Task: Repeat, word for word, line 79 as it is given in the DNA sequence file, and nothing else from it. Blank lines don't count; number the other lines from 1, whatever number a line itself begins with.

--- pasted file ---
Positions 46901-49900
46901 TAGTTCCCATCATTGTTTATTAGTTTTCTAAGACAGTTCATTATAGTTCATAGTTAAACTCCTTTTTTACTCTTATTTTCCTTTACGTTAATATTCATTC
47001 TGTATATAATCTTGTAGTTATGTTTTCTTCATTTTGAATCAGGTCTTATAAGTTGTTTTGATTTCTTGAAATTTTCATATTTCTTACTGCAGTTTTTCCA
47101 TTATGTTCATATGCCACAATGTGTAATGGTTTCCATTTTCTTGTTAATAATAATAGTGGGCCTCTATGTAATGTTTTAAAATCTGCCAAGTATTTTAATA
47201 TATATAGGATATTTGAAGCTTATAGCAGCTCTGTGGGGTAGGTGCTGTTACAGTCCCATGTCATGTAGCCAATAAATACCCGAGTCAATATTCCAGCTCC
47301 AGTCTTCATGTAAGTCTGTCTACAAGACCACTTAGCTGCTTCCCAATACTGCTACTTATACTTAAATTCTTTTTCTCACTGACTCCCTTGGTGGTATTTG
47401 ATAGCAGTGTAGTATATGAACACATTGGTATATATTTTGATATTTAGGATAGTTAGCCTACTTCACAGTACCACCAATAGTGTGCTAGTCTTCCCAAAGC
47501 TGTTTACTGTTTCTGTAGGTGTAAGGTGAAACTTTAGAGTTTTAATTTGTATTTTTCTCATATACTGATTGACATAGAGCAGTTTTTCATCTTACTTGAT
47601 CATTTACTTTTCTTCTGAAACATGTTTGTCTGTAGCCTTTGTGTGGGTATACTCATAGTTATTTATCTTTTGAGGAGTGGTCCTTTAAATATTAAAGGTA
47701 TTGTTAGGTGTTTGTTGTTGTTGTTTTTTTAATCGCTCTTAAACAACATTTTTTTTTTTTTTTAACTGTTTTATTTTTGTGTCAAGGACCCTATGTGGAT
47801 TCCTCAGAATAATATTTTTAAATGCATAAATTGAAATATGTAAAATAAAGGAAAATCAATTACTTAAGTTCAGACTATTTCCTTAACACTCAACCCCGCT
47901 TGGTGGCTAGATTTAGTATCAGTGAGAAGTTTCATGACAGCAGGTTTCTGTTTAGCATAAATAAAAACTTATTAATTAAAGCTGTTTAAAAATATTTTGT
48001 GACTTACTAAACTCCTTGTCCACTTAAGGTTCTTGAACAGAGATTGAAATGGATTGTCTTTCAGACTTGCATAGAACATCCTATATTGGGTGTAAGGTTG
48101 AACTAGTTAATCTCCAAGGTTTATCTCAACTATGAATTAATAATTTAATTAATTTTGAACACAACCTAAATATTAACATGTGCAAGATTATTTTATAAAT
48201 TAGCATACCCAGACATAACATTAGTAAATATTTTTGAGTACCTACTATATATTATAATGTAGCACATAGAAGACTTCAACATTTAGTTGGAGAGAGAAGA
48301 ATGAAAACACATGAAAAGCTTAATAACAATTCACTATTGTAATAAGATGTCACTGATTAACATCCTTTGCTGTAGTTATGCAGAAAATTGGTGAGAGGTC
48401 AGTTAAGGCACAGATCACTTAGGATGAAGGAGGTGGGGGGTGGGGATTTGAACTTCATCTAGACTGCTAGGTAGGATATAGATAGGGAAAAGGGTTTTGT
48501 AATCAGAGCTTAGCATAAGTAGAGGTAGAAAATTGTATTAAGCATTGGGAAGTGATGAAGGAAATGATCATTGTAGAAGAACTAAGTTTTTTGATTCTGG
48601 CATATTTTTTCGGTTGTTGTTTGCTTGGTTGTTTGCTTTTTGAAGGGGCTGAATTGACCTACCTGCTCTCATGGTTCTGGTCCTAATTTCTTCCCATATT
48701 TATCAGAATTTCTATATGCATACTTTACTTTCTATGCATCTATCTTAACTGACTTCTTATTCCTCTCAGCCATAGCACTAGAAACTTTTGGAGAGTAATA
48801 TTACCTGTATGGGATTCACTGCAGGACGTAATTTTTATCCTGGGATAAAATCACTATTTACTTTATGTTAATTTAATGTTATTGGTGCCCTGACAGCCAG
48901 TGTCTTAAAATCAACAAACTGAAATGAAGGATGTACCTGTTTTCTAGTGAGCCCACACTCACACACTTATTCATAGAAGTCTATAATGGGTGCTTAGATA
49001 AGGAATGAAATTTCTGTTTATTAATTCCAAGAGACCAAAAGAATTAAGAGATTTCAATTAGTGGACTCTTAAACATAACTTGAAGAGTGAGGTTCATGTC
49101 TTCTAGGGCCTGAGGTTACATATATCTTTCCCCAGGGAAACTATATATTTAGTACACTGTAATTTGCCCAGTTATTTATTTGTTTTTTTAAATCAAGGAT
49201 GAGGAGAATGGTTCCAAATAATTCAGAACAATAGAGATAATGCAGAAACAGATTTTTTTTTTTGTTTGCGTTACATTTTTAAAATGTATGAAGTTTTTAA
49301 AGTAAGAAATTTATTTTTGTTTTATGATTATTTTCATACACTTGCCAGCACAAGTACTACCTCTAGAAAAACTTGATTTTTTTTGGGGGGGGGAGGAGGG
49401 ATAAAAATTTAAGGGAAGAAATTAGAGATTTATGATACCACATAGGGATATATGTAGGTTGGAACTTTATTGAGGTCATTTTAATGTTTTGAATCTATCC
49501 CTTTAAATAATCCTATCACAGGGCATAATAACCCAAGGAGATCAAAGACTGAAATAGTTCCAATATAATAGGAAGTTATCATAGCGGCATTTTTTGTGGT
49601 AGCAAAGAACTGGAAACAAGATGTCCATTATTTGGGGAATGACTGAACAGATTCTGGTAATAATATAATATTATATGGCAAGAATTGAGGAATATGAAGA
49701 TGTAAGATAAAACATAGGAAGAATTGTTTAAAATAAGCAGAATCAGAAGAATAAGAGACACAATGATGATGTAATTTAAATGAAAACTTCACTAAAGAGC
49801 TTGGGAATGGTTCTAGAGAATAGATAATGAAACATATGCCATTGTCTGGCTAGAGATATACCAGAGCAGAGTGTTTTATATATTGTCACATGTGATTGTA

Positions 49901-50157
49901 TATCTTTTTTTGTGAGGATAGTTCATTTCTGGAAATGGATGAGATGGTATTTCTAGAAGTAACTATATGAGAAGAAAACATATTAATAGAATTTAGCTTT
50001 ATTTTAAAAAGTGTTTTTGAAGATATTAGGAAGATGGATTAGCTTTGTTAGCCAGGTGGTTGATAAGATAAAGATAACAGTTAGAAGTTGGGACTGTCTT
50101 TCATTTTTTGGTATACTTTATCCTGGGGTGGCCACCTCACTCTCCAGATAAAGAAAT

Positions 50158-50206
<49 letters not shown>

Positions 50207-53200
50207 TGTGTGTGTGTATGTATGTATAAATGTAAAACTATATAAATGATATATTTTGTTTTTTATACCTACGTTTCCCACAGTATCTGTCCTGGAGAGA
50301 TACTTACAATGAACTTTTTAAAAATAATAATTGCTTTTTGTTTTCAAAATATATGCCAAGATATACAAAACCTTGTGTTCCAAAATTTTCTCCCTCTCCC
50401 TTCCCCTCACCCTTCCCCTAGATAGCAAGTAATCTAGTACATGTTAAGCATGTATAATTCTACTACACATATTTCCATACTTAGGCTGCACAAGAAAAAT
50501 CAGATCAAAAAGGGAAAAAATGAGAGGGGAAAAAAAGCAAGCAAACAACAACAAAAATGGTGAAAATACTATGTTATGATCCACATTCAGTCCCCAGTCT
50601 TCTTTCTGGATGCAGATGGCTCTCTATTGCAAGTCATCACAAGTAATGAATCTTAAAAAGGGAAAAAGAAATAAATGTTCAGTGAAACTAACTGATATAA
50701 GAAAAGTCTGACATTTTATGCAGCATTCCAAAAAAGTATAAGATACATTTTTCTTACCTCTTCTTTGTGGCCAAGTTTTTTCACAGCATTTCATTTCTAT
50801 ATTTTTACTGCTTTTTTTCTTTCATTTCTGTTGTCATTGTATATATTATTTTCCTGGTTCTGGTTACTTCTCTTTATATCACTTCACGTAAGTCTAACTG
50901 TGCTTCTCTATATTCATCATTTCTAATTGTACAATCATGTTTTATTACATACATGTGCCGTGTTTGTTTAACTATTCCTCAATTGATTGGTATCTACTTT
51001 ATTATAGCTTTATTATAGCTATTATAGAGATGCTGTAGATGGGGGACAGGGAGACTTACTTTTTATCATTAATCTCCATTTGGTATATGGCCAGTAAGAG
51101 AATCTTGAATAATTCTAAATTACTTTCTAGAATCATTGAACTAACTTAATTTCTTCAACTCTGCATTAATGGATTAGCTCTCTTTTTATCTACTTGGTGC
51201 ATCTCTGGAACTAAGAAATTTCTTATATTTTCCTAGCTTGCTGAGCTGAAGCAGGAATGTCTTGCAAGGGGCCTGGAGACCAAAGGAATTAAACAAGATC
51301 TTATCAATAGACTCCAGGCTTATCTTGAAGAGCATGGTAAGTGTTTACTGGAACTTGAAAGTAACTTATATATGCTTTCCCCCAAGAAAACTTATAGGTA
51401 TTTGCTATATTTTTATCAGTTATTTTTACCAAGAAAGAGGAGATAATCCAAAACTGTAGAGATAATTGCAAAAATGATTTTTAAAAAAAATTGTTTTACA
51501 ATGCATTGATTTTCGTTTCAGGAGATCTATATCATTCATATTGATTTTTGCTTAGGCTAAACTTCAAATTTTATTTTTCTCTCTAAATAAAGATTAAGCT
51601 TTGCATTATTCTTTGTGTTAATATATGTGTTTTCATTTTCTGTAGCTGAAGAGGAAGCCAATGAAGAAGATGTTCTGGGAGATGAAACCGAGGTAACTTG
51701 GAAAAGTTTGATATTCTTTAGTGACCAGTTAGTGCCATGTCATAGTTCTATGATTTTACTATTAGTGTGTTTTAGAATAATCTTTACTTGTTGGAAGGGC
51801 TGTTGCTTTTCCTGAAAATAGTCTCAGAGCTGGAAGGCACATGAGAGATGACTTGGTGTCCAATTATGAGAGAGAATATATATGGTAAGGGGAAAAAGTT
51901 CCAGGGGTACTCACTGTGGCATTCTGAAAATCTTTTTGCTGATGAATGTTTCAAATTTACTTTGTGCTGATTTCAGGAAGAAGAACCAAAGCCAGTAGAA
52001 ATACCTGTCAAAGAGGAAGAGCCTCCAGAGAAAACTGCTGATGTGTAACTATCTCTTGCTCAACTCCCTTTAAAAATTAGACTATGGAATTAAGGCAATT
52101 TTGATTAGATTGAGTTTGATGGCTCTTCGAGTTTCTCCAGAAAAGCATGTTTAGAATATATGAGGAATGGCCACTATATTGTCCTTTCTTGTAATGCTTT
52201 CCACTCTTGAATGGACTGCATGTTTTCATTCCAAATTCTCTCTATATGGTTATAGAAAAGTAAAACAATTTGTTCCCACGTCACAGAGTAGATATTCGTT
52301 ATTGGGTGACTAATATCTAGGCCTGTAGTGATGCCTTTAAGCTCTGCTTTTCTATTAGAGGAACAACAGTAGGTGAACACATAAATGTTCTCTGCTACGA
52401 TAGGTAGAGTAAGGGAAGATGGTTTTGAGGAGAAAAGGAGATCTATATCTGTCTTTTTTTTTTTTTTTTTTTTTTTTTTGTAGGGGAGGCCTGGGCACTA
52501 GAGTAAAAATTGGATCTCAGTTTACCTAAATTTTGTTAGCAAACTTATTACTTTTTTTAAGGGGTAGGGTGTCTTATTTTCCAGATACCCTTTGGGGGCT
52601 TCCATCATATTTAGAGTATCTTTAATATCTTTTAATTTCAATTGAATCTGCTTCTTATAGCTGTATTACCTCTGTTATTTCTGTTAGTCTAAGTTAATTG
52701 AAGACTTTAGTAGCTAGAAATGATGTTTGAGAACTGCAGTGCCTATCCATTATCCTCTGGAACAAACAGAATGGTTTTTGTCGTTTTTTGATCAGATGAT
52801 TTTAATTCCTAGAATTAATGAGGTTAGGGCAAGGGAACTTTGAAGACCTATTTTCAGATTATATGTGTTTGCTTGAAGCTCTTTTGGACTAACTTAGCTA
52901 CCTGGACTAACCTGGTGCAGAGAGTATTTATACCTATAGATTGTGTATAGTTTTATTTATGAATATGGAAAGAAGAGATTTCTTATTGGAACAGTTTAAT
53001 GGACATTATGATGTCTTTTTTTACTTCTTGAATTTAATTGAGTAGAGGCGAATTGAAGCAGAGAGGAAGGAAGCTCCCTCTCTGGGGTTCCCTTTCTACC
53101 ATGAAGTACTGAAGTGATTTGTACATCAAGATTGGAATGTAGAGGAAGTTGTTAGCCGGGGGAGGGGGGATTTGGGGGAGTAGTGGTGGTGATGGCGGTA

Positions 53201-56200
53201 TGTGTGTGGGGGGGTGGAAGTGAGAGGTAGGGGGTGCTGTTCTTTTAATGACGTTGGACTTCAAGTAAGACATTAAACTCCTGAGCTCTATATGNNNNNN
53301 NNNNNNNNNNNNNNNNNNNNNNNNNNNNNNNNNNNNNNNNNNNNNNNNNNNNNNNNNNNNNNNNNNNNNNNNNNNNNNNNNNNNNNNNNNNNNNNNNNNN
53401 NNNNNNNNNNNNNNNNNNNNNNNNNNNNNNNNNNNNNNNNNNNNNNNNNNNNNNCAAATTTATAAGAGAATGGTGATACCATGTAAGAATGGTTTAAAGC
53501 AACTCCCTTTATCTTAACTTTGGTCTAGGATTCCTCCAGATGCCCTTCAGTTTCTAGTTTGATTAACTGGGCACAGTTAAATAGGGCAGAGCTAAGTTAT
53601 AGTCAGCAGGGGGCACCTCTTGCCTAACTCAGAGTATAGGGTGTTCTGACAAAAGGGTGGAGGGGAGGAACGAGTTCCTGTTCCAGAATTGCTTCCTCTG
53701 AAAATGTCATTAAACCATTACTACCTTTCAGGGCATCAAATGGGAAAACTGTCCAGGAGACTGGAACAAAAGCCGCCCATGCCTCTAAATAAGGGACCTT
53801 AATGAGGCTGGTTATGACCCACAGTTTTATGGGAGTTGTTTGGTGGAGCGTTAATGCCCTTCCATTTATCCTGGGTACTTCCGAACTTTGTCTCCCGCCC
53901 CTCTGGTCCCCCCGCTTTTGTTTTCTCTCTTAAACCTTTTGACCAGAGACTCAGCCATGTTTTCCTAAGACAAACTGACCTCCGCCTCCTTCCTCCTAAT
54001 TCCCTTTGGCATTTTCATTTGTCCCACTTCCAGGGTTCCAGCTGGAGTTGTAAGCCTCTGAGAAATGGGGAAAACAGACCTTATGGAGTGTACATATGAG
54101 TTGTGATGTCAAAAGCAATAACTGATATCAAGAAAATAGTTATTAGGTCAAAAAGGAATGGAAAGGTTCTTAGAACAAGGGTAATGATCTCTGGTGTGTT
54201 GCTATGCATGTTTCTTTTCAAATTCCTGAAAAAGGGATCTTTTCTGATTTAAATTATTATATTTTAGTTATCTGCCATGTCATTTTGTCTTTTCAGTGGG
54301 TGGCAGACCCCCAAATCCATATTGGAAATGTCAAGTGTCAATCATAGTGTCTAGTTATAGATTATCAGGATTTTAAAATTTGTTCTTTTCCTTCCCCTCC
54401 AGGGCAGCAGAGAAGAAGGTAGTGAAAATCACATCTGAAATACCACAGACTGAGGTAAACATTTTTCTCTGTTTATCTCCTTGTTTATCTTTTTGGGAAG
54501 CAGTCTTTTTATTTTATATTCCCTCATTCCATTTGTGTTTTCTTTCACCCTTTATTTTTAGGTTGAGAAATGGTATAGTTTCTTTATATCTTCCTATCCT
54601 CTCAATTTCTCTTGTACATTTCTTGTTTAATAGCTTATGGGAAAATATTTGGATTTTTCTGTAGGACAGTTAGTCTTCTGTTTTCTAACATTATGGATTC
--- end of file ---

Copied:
54101 TTGTGATGTCAAAAGCAATAACTGATATCAAGAAAATAGTTATTAGGTCAAAAAGGAATGGAAAGGTTCTTAGAACAAGGGTAATGATCTCTGGTGTGTT